At a Planning Commission meeting last July, I used a picture of a single food truck in a slide presentation addressing issues raised about the draft Specific Plan. The issues included traffic circulation in the parking plazas and options for the proposed Chestnut Street "paseo" pedestrian area. What I presented was consistent with the draft Plan, but not spelled out there.
A food truck (not "trucks") is one of several food or drink options needed to help the paseo area function well as public pedestrian and seating space. A food truck would likely only be relevant during a pilot project to see how the paseo works, and not a permanent choice. A longer-term option might be something like the small kiosk shown in the slides, or the Stanford library coffee building shown, or movable carts.
To answer the Almanac letter questioning food truck "need": Yes, a public pedestrian and seating space, to function well, typically is helped by easy access to modest food and drink. It's simply less convenient to search for a shop some distance away, wait in line, and then return to sit down carrying a drink or snack. A cart, kiosk, small building, or food truck are all possibilities to make that work. The food truck option is, again, probably only relevant as a temporary measure, and even then, perhaps not the best.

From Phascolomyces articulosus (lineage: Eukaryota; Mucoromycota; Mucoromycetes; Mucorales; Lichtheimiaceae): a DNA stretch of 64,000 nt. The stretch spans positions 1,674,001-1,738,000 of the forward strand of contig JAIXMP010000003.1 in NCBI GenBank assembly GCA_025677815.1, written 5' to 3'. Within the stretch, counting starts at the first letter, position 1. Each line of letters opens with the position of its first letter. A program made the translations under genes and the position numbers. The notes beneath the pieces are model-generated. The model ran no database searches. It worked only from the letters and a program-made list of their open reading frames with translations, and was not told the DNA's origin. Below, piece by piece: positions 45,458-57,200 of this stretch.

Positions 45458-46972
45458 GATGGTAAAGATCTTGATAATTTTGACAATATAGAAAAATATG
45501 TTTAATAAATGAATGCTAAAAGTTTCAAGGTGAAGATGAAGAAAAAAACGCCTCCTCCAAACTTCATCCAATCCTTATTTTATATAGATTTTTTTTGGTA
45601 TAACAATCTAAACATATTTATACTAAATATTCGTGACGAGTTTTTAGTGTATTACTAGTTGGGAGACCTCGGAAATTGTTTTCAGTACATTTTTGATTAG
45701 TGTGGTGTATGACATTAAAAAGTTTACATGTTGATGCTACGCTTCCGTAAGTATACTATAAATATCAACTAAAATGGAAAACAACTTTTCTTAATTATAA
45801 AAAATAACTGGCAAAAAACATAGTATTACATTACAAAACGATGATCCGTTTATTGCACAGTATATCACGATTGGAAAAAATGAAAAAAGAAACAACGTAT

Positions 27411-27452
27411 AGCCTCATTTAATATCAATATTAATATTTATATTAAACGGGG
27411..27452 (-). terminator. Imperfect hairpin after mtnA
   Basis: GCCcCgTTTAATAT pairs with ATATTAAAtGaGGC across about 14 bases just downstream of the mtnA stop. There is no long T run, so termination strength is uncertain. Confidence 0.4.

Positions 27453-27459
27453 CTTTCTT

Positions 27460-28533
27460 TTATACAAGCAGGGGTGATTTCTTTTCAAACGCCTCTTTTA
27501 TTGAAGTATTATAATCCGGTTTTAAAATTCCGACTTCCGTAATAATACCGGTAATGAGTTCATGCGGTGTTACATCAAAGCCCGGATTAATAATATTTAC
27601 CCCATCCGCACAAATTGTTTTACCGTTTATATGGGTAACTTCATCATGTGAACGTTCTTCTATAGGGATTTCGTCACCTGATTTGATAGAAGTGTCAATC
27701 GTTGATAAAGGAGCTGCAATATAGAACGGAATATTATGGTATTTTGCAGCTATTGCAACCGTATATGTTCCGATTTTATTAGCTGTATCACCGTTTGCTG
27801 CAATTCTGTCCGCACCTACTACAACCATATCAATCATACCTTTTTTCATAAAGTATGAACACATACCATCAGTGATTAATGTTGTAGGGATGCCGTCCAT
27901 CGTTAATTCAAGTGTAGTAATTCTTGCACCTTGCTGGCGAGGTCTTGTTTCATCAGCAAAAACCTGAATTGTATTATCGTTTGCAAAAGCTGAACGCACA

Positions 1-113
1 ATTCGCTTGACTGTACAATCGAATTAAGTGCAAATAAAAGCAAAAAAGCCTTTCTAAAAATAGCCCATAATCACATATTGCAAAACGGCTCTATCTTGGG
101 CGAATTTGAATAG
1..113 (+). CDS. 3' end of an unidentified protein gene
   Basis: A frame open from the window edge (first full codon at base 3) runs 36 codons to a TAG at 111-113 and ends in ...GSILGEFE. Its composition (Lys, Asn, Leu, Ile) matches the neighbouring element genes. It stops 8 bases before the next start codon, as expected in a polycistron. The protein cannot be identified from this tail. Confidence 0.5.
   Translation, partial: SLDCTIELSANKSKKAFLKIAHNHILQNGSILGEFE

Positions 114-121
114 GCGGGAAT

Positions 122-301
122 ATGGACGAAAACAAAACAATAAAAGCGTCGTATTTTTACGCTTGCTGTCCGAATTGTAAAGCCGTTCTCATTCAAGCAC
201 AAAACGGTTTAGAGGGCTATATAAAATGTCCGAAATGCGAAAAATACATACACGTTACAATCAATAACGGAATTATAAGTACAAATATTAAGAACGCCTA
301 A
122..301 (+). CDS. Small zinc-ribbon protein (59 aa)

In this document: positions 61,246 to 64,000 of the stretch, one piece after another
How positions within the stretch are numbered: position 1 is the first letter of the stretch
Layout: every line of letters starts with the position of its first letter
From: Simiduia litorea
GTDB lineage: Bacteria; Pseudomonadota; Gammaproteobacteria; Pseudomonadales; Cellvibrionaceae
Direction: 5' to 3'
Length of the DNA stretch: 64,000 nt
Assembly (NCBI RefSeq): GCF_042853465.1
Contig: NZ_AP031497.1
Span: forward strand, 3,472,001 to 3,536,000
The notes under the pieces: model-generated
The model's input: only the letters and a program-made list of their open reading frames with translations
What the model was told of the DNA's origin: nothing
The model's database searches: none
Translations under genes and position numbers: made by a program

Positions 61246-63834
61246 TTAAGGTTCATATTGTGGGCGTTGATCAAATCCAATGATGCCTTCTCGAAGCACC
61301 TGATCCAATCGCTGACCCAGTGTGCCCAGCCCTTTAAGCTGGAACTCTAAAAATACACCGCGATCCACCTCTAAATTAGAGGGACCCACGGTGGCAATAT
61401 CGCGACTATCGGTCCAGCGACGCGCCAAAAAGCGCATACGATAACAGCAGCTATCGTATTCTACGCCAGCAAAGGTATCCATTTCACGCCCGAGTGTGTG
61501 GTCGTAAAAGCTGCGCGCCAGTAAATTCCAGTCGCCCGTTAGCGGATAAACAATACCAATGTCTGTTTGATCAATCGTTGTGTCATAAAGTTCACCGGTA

Whatever the choice, the Planning Commission recommended, and the City Council voted in agreement, that Menlo Park businesses would have priority for any new vendor opportunity, however modest. The food truck in the slides is itself a Menlo Park business, "Butterscotch on the Go." Concerns that a paseo vendor will severely impact existing food businesses are overblown. Such views also lack any perspective on public spaces as a civic amenity with the potential to increase downtown foot traffic, shopping pleasure, and business profitability.
That is what's behind the misleading message, "City Council is bringing food trucks to downtown Menlo Park."
John Kadvany is a member of the Menlo Park Planning Commission.